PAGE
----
Collections on Display
The design of this cradle is extraordinarily sophisticated. Most cradles at this time were made with far fewer turnings and panels. The cradle belonged to John Thacher, a prominent citizen of Yarmouth Port. It is not clear why Thacher owned such a high-status piece of furniture, although it may be due to his family’s particularly tragic history. In 1635, soon after they arrived in the New World, Thacher’s parents and their four oldest children were shipwrecked, and all aboard, except Thacher’s parents, were drowned. John Thacher was born four years later. Perhaps, in a family that knew such loss, the birth of a child had special meaning, which warranted a unique and sophisticated cradle. The story of the shipwreck was convoluted over time, and at some point it was thought that the cradle washed ashore after the shipwreck. The style of the cradle, which points to creation in the late seventeenth century, and the woods used, which are of American origin, tell us that the cradle did not arrive with the Thachers in 1635, but was made later.
Tall Case Clock
The design of this case clock, one of several owned by Mary Thacher, imitates the stylish cases of clocks made closer to Boston in the early 1800s, although this one was made later. Eliphalet Edson, a local cabinetmaker, made the case. He also made a variety of other furniture, including stands, desks, bedsteads, and occasionally, chests of drawers or card tables. He used primarily maple, birch, or pine, but also mahogany at times. The works of the clock were made by Allen Kelley, who purchased the case from Edson for forty-two dollars. Like much Cape Cod furniture of the early nineteenth century, the clock displays fine proportions and attractive lines, but is traditional in style.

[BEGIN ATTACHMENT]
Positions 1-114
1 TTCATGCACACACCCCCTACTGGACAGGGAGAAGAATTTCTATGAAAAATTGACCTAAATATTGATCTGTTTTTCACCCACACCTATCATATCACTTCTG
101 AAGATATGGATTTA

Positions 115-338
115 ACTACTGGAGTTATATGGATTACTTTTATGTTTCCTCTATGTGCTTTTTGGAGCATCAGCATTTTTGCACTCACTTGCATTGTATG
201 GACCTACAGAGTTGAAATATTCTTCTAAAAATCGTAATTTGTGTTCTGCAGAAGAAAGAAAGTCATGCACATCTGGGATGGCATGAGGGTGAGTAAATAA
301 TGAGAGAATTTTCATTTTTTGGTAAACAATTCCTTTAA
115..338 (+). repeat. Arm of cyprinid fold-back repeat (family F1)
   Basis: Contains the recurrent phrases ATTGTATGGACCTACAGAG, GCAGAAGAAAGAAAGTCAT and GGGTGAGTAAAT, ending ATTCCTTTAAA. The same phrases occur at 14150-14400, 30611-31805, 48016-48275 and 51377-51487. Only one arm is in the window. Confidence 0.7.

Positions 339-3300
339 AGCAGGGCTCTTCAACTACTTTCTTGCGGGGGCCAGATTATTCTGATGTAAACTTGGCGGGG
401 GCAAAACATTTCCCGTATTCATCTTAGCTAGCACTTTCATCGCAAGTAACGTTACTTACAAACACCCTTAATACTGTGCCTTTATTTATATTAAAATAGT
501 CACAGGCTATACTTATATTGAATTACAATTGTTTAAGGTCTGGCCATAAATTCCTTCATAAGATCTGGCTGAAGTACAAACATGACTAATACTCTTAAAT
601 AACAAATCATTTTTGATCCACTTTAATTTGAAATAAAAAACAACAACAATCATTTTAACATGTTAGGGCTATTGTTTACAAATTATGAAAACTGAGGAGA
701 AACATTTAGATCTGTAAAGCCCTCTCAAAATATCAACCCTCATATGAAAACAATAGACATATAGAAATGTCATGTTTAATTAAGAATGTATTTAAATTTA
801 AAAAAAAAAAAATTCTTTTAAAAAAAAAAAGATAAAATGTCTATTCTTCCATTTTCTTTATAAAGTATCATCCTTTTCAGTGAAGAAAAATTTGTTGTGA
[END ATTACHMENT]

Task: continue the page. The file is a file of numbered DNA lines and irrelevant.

This dressing table, in the Queen Anne style, is typical of furniture design in the first half of the eighteenth century. Its elaborate veneers showed the skill of the cabinetmaker. The drawers on the piece are dovetailed, but the frame is constructed using mortise-and-tenon joints. The wooden pins used are hidden on the front by the application of veneer. At first glance, it appears the veneer continues down the legs of the dressing table, but veneers could not be applied to the curved surfaces of the cabriole legs. Instead, paint was used to mimic the effect to of the veneered surfaces. The original finish is intact and is one of only two examples of this technique being used. Mary Thacher purchased this dressing table at an auction of items from the King Hooper Mansion in Marblehead, Massachusetts, in 1927.
Chest of Drawers
This chest of drawers was a relatively new form of furniture in seventeenth-century America, although they had become common by the end of the century. Chests such as this one were used to store textiles, while more decorative items might be placed on the fixed top. This chest has four drawers, with fronts made of boards with applied moldings designed to simulate panels. Chests made in this fashion were made in and around Boston. The primary wood used in the construction is black walnut. Other woods include Spanish cedar, white pine, and unusually for this far north, tulipwood. The brass hardware and iron locks are original. Mary Thacher purchased this chest of drawers and left it to a relative.
This clock, with works by Joshua Wilder, and a case attributed to Abiel White, was made in Hingham and Weymouth, Massachusetts. The works are brass and the movement is and eight-day time-and-strike. The clock was sold by Joshua Wilder to Ebenezer Loud, according to the bill of sale which is attached to the inside of the door.